During his speech tonight, President Obama, in a brief passage, pledged to provide the military with new capabilities. This pledge was brief because it included no specifics about the kinds of new capabilities he has in mind. This is not surprising for two reasons.
The first reason can be found in another topic of his speech, which was his touting of his achievement in withdrawing the U.S. military from Iraq and his commitment to withdrawing the military from Afghanistan. Clearly, President Obama is more interested in retrenching the military than building up its capabilities.
The second reason is the high priority President Obama has established for reducing the defense budget. Under his current budget proposal, provided about a year ago and that does not account for the looming impact of sequestration, the overall defense budget for the next fiscal year (2014) will be some 20 percent lower than what it was in 2010. The fact is that his defense budget will not provide enough funding for the research and development and procurement programs necessary to provide the military more advanced capabilities.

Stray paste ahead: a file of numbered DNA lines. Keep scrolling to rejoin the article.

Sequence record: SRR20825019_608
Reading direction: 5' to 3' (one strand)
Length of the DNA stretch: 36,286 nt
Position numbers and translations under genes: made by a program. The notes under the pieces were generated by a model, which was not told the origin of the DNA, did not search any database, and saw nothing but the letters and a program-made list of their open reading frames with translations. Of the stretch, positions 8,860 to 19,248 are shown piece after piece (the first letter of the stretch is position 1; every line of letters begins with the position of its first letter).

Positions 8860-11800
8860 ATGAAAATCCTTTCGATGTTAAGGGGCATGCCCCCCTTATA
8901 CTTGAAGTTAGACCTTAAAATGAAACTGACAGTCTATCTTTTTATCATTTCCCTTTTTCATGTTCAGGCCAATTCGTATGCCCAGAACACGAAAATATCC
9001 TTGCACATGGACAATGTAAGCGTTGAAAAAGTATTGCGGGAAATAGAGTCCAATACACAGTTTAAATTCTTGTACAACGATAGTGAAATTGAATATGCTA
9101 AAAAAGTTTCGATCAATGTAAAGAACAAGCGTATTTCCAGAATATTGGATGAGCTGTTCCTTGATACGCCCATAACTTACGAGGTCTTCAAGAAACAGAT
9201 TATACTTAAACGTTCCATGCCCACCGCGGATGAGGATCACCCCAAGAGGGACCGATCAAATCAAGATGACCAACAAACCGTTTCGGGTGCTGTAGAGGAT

– Baker Spring
Iran Nuclear Issue Glossed Over
President Obama devoted only two sentences to Iran’s nuclear challenge, perhaps the most urgent national security issue in 2013. He said that “the leaders of Iran must recognize that now is the time for a diplomatic solution, because a coalition stands united in demanding that they meet their obligations. And we will do what is necessary to prevent them from getting a nuclear weapon.”
But Tehran remains defiant and is unlikely to make concessions merely because “a coalition remains united.” That did not stop North Korea from gaining a nuclear weapon, and Iran is a much bigger and stronger country.
Read More at the Heritage Foundation . By Amy Payne.
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